Into The Sea Caves


Note: Paperback includes map, Kindle digital version does not, suggest getting map below.


In 2004 I was a guest lecturer in the Kenai Fjords area aboard the 100 passenger Spirit of Oceanus. One of the ladies on board was this fiesty 92 year-old named Mattie, full of energy and not wanting to miss any of the activities. She lived in a nursing home in Maine, but always wanted to come to Alaska and her children had brought her.
We woke anchored off the dramatic Chiswell Islands, with its major bird rookeries and all the passengers were eager to be off and exploring in the big Zodiac inflatable skiffs. However, the anchorage was open and exposed so the Gulf of Alaska swells made boarding the Zodiacs from the boarding platform challenging, and I suggested to Mattie that she might want to wait this particular excursion out.
Steep island & passengers “No way!” She replied, “We paid for this cruise and I want to do everything?”
So… with the help of a husky Filipino crewman on either side, she was carefully escorted down the ramp to stand on the boarding platform in eager anticipation as the crewmen waited as the inflatible rose and fell three and four feet, occasionally slamming roughly against the platform. Then their moment came, the inflatable stopped alongside and all in one motion, they lifted Mattie and deposited her albeit a bit roughly on the middle seat.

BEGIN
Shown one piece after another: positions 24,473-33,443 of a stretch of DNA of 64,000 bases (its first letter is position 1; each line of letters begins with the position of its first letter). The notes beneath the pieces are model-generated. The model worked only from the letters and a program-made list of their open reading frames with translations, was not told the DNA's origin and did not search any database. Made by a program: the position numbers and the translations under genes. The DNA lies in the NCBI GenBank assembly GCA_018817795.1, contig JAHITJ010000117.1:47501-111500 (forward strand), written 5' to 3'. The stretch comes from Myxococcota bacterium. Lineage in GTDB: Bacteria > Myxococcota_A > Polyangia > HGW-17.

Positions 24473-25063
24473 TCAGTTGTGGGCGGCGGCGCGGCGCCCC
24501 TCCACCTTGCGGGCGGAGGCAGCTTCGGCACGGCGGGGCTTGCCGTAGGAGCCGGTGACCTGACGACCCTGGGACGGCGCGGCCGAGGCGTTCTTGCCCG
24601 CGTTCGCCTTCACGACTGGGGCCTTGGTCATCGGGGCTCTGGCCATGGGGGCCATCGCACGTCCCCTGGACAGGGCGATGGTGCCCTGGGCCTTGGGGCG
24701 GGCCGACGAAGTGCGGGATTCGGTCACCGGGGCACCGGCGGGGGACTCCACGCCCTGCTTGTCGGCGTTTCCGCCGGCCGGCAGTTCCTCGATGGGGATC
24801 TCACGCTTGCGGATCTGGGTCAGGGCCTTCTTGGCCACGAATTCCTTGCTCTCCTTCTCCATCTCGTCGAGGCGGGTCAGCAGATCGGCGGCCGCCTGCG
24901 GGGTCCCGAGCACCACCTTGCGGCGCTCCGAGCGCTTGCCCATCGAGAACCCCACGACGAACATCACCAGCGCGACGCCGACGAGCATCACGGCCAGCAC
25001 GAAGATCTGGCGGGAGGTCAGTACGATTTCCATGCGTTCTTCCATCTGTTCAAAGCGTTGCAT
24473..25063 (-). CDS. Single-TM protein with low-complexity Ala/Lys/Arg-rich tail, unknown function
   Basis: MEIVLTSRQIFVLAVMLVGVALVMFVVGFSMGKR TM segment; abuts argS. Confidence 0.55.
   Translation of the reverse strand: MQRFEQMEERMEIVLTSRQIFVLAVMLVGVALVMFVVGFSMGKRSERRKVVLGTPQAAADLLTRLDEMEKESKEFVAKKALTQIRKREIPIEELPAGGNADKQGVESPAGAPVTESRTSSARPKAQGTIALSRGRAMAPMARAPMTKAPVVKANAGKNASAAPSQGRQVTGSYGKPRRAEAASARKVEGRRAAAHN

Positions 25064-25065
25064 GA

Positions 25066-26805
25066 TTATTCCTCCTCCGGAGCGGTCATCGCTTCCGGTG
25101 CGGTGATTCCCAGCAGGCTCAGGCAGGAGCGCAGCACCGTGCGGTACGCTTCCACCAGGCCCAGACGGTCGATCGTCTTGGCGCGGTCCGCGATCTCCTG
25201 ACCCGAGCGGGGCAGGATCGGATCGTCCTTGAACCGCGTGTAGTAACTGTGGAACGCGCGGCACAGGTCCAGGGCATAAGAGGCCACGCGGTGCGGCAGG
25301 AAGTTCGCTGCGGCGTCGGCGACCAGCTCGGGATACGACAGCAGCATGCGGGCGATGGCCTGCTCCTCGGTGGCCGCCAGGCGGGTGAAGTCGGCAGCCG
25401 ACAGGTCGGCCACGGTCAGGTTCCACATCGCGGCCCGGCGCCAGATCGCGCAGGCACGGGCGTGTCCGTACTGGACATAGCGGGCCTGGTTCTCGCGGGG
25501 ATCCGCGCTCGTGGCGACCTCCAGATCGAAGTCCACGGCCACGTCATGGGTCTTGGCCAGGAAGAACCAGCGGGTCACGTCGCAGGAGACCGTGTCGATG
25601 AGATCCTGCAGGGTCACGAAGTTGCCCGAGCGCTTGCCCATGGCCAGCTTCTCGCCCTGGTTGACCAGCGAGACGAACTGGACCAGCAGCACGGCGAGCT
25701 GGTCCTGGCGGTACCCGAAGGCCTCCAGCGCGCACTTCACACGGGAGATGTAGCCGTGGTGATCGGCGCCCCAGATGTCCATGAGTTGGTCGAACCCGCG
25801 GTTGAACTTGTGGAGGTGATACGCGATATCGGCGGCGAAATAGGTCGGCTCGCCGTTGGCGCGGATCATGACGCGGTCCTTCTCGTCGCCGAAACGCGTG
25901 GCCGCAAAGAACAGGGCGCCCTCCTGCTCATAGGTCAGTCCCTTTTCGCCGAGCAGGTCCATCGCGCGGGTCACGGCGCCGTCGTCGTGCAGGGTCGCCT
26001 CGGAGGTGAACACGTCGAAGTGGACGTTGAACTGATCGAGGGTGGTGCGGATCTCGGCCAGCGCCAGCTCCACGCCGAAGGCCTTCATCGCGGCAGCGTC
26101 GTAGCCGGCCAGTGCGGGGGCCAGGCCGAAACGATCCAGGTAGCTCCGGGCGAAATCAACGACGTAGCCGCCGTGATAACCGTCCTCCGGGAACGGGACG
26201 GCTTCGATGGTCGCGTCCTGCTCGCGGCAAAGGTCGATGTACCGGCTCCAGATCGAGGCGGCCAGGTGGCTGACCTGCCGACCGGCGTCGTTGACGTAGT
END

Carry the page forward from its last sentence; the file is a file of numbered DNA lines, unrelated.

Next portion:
Tufted PuffinsMattie clapped excitedly and then we were off to explore the islands and the rookeries. As we approached, curious sea otters poked their heads up to see what we were up to , and one more adventurous mom, even backstroked slowly by just 10 yards away, with her pup snoozing on her belly.  But the real drama was the birds: horned and tufted puffins, common and thick-billed murres, and black-legged kittiwakes swarmed around these grassy sea stacks. We even got a glimpse of the less common rhinoceros auklet.
In one of the islands was a big sea cave, with the swell rolling in and out, throwing spray zodiac rocksfar and wide. We lay off it for a bit, rising and falling 6 or 8 feet in the big swell and oohing and aahing as the surf boomed into the cave, awed by the drama of it all.
“Joe,” Mattie piped up, “Take us into the sea cave. It looks so gorgeous!”
“Mattie,” I answered, “that would be foolish, the boat’d be smooshed by the surf, and we’d probably all drown!”
“Ah….” said she, “But that’d be so much better than just wasting away in the nursing home..”